Here's a serious question for parents-to-be: Do you find yourselves becoming increasingly frustrated that you don't really know the baby growing inside you or your partner until it's born? You aren't able to experience your baby with sight or touch until it finds its way out of the womb—isn't this slightly creepy? Well, one father-to-be just couldn't take it anymore and developed a way to virtually meet his baby before it popped out into the real world. 

One regular afternoon, Samuli Cantell casually thought about how cool it would be to use 4D ultrasound to scan his unborn baby and turn it into a VR experience. 

He then came up with the idea to use 4D ultrasound images and data to create a 3D print of his baby. The print was used to create a full VR experience that allowed VR goggle wearers to "see" the baby floating in space, hotdog-like umbilical cord and all. How he convinced his girlfriend to let this happen, I don't know. Somehow he did, and from the looks of the pictures, all parties involved seem pretty excited about it.

After receiving advice from Aava Medical Centre and GE (they manufacture 3D and 4D ultrasound systems), Cantell came up with this process:

"We went to the Aava Medical Centre for the 4D ultrasound scan. At this time, our baby was already a bit too big for perfect scans, but after an hour we got enough material. From the data I imported DICOM files to osiriX lite and made the frst 3D model. It turned out pretty messy, but with a little help from a friend, we sculpted a nice 3D model. The 3D model of the baby was then placed in a Unity project, and the experience was ready."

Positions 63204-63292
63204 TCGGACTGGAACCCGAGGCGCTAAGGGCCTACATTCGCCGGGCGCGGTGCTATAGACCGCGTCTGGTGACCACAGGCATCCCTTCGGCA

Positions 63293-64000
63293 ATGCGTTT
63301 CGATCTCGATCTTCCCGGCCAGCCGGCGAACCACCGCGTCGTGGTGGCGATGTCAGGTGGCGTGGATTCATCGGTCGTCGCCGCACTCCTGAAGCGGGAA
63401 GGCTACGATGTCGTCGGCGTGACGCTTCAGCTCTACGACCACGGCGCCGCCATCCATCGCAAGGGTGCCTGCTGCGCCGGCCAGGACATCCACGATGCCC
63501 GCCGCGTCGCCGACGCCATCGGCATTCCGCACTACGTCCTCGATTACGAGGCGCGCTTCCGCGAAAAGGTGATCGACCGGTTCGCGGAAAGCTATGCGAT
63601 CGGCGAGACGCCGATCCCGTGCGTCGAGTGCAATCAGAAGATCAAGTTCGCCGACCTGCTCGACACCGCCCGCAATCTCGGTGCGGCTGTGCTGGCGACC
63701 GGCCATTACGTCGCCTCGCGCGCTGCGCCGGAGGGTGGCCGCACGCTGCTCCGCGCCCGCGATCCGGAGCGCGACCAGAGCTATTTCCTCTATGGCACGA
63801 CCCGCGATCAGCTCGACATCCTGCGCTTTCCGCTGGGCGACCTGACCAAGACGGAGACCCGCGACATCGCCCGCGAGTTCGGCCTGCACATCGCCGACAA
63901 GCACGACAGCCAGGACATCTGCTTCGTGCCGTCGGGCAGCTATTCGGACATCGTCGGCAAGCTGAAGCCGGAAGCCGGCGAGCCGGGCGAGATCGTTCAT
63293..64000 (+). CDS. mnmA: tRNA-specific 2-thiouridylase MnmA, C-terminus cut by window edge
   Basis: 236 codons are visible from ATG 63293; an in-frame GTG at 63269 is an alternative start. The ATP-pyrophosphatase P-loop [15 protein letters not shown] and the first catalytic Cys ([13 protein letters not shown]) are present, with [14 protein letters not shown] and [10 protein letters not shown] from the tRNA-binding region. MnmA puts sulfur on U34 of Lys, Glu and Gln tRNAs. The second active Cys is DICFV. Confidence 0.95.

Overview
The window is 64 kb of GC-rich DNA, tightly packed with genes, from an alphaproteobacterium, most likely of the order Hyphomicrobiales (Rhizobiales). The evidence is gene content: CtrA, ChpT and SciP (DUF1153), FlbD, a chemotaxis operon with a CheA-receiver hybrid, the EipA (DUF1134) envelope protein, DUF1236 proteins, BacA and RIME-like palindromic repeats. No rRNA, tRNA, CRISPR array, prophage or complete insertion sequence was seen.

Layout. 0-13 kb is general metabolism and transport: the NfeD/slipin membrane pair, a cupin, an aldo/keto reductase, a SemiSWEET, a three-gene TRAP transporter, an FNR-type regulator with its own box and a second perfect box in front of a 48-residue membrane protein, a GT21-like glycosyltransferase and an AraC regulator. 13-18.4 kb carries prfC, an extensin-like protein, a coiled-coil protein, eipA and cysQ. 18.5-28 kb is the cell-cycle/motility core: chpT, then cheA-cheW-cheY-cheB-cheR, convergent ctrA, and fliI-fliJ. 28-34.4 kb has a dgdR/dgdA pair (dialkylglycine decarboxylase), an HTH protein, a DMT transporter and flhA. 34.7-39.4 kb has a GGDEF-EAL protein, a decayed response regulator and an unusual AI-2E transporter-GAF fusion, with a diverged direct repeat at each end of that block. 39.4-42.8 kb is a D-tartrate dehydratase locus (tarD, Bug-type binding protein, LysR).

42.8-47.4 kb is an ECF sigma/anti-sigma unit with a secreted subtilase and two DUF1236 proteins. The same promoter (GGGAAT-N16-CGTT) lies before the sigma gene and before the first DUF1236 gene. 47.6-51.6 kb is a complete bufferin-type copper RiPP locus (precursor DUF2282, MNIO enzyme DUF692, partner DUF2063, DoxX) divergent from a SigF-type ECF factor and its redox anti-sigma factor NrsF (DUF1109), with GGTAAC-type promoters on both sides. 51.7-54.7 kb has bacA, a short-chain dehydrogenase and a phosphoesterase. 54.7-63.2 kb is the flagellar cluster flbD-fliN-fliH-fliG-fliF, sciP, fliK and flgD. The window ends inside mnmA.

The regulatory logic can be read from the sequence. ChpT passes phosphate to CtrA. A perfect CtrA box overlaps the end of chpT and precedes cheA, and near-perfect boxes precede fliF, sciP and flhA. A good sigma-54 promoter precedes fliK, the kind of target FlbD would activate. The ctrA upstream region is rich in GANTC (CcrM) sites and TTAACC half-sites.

For a first go around, the results looks pretty solid:

The final VR experience

Here Cantell describes how he felt when staring at his baby floating in space:

When I put the VR glasses on for the first time, the experience took my breath away. Even though I knew this was only a 3D model, the fact that it was based on our unborn child and the power of this immersive experience really blew my mind. For the first ten minutes, I was just sitting still on the floor watching her floating in the air next to me. It was very emotional and calming, yet unreal.

So close you can almost touch it!
Even Grandma got to take a look!

Cantell's takeaways from this process are as followed: "It's as awesome as it is weird, music plays a huge role in this kind of emotional experience, a lot of manual 3D sculpting is still needed, and the scanning should take place before pregnancy week 32." Out of everything on this list, what I want to know most is what songs were on the VR Baby Experience playlist.

All of this sounds creepy, but keep in mind that a lot of parents-to-be have anxiety about parenting and meeting their babies—this could serve as a form of therapy to help calm those nerves. It's also a potential way for fathers to feel more connected to their babies before birth. Perhaps a way to calm fathers down on Maury or Jerry Springer when they learn they are, in fact, the father? 

I'm curious to hear what people who've actually gone through the pregnancy process have to say about this. I particularly want to know if you would show your child's VR baby experience to them during sappy milestones—like their graduation or wedding —in place of baby photos.

My only kids are two plants and a fish, so I have no answers.





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